Friday, January 11, 2008

Q&A a la Ann Landers: This Is a Multiple Part Question on the Great American Publishing Dream

Note: This letter from Cindy Cadelo is printed in segments with dashes between them so that you can read my comments to in context:

Question: Dear Carolyn, Literally in the dark at the time, I signed on with a print-on-demand publisher for my debut novel and have lived to regret it ever since. I suppose the worst part was having a paperback priced at $29.99.
------
Answer: Yes, the price of your book was out of whack. I'm guessing that no one bothered to give you advice on the size of the book. It sounds as if -- putting Michener aside (and he isn't writing in today's publishing world) -- that you should have figured a way to shorten your work. Many subsidy publishers just don't know so can't advise their clients. Others do know but don't rock the boat for fear they will lose their clients to another subsidy publisher who will publish just as the author wants -- regardless of the outcome.
-----
Question: A "no returns" book store policy on POD books meant I had to buy my own books for promotions and sales which I couldn't afford because of the price, neither would the publisher pay royalties on author-purchased books.
------
Answer: Subsidy publishers that arrange to take books back do exist. Generally the author must pay for the returns, of course. Having said that, in the Frugal Book Promoter, I talk about how bookstores aren't the best place to sell books anyway. So, there's hope. It's not too late for you. You could change publishers or arrange to guarantee sales on your own or concentrate on a different way of selling books.
-------
Question: How, I wondered, did books find their way to reviews by the NY Times? How did it work that new authors were recognized with awards and mentions in literary circles? How did one's book get into the libraries all over the country? Book clubs?
-----
Answer: Your experience resonates. Those are the things I hear from authors all the time. Those are the things I learned with my first novel, This Is the Place. In fact that's why I wrote the Frugal Book Promoter and now the Frugal Editor. To share what I learned. To answer these questions and others and to help authors get these very things done to get their book read! Both books were a labor of love. I like writing them, but I'd rather be writing my second novel or book of short stories or book of poetry. (-:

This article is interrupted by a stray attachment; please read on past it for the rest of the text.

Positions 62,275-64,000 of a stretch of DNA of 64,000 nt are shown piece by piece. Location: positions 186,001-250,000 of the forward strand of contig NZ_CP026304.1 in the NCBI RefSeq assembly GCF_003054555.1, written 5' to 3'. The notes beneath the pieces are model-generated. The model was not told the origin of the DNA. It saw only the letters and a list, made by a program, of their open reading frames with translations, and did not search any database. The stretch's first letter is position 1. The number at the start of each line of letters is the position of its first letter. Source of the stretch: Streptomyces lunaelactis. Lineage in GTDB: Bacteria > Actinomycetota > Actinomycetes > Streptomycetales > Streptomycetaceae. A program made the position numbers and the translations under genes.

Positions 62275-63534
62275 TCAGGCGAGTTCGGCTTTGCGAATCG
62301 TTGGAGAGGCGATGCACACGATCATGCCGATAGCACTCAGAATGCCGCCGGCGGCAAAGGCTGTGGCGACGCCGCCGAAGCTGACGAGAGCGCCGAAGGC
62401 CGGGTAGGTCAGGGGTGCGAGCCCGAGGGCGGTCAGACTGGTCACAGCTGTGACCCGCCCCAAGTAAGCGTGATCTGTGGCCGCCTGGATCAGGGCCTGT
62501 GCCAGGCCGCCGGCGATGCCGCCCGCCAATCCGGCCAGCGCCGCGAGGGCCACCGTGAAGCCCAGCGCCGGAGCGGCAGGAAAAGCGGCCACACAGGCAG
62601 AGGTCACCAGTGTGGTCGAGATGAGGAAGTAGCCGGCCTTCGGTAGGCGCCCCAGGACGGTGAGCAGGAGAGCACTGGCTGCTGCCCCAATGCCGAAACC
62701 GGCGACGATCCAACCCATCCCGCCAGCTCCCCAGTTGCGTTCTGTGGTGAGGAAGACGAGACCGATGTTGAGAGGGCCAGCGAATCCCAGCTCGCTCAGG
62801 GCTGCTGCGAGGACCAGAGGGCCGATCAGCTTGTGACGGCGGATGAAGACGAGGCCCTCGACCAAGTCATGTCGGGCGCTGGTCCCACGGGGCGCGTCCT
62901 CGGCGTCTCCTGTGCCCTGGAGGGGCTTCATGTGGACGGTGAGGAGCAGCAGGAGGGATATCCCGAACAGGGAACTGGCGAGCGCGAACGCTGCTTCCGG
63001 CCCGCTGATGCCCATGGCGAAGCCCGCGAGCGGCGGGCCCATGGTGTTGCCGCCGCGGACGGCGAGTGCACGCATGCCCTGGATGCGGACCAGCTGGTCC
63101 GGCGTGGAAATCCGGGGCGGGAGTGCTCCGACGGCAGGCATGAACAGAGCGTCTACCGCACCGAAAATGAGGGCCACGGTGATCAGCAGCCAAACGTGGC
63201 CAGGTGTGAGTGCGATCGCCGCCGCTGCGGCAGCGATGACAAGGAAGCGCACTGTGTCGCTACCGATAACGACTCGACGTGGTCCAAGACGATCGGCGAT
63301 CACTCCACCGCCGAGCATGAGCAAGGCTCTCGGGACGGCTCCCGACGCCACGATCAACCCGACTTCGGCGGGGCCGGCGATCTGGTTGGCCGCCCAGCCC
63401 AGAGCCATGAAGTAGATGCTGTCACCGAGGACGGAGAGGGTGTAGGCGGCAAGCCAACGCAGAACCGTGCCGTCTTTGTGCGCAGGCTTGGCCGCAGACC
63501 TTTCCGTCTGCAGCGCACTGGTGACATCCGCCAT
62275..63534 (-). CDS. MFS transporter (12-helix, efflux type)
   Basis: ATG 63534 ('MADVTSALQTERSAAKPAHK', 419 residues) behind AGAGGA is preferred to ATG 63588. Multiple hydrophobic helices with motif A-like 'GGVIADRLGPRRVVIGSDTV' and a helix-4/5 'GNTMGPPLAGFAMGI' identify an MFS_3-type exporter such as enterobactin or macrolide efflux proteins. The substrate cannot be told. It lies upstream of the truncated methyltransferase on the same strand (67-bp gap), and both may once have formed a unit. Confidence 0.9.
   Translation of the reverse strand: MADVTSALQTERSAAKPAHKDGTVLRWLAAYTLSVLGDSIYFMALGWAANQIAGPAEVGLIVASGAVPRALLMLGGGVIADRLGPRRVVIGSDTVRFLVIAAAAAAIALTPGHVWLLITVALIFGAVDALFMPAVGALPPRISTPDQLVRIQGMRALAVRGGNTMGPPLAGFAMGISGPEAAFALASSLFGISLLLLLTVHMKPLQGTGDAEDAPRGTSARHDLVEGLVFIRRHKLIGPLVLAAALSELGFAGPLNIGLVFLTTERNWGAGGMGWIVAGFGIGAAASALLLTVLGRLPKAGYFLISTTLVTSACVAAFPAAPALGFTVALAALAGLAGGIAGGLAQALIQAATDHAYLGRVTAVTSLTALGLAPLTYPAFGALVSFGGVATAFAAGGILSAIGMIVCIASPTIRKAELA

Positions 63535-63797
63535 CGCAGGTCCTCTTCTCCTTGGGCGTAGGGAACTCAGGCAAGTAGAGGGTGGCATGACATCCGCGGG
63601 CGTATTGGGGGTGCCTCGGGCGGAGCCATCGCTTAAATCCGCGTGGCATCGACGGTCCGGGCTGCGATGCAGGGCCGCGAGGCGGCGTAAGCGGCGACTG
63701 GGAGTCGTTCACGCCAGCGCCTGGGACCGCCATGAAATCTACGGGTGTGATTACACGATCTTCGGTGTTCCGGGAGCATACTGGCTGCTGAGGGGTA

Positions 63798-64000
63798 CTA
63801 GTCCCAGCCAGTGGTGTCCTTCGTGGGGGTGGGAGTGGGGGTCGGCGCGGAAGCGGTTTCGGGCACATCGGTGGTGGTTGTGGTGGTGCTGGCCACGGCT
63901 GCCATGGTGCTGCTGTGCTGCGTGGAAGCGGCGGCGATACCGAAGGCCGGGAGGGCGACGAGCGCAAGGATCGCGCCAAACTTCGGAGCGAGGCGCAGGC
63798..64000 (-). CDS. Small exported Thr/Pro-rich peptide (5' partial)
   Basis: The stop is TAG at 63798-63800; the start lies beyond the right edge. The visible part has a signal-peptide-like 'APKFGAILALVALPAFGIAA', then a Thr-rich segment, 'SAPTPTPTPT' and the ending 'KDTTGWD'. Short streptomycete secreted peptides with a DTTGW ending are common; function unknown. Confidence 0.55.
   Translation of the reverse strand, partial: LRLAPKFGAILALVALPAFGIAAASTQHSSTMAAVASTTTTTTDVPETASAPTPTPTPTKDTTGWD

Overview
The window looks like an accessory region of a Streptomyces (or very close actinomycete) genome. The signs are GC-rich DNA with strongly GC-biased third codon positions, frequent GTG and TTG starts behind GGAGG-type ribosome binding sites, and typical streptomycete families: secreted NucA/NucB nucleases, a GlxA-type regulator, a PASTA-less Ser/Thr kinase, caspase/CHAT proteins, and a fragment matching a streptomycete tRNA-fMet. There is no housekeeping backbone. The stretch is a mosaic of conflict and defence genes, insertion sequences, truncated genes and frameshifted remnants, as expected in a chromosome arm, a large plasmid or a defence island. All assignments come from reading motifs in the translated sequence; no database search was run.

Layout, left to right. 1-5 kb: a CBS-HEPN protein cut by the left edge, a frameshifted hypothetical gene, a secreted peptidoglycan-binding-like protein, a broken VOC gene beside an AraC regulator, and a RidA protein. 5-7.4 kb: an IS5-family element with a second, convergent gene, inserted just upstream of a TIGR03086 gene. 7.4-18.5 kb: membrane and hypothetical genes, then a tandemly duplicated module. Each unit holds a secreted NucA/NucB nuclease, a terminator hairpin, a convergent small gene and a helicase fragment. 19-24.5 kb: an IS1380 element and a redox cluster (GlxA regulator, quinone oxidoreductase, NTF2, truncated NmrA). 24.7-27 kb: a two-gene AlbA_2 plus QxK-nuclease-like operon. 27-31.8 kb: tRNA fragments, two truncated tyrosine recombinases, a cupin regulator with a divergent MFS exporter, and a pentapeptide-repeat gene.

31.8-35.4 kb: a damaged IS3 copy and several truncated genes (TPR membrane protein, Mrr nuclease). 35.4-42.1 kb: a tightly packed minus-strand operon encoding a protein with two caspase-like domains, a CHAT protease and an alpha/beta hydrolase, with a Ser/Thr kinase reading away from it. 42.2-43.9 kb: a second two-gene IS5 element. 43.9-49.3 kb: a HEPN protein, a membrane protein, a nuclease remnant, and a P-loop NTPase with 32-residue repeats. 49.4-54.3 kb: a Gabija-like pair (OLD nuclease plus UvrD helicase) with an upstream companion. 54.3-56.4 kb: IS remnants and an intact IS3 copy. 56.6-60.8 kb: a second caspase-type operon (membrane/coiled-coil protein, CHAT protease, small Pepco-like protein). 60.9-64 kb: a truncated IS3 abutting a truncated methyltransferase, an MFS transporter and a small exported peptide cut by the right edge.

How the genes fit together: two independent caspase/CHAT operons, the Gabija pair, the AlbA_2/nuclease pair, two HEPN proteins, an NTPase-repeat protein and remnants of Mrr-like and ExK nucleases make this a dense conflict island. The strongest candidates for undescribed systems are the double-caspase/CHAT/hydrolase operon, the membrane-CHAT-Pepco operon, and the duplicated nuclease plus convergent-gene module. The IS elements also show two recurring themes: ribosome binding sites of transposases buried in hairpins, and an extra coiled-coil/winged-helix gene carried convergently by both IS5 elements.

-----
Question: My lovely book was invisible; unnecessarily sacrificed. On the verge of completing a second manuscript, will the stigma of the first book reflect on the next one as for my chances of finding a reputable agent?
---
Answer: It might. It depends on lots of things but also on the way you handle it. Don't try to hide that first book. Own up. Basically you say something like, "I didn't know the ropes so missed out on these things. I think my experience will make me a better promoter of my own work and partner for a publisher." Something like that. You can't hide it. Not in this electronic age.
-----------
Question: Is it ever possible to resurrect an invisible first novel, and what are the chances it could work as made-for-TV movie or a screenplay? I still get wonderful letters from those who bought the book used, or found copies at yard or library sales where I donated the copies. I'm sure I'm not the only writer who has such grisly first-time novel woes, so we writers can all learn from such experiences as well as from your valued professional opinion on how a writer proceeds from this point forward.
------
Answer: Yes, absolutely. All is not lost. But it will take lots of work and maybe discarding the idea that you will make lots of money on it. The idea will be to get your work into the hands of people who might make a difference for you. You could republish it POD. On your own. (See the Frugal Editor before you do this, PLEASE!) Or you could serialize it. Perhaps on a blog or on your website. There are other possibilities, of course. But again, this TV/Movie Miracle Dream doesn't just happen. We think they do because others look like overnight successes but usually they worked years at their craft and at networking. And, yes, a very, very few just get lucky. (-:
-----
From Cindy: Thanks for your advice and patience!
-----
Comment: Your story breaks my heart. It is so common. I encourage you not to give up. Take classes (that's networking, too!) Enlist a great editor. Republish. Keep writing. Do keep promoting.

Sincerely,
Carolyn Howard-Johnson
Temporary website: http://www.Authorsden.com/carolynhowardjohnson
_____________________________________________________________________________________

Carolyn Howard-Johnson, author THIS IS THE PLACE; HARKENING: A COLLECTION OF STORIES REMEMBERED; TRACINGS, a chapbook of poetry; and two how to books, THE FRUGAL BOOK PROMOTER: HOW TO DO WHAT YOUR PUBLISHER WON'T; and THE FRUGAL EDITOR: PUT YOUR BEST BOOK FORWARD TO AVOID HUMILIATION AND ENSURE SUCCESS.
Her other blogs include TheNewBookReview.blogspot.com and AuthorsCoalition.blogspot.com, a blog that helps writers and publishers turn a ho-hum book fair booth into a sizzler.

Search This Blog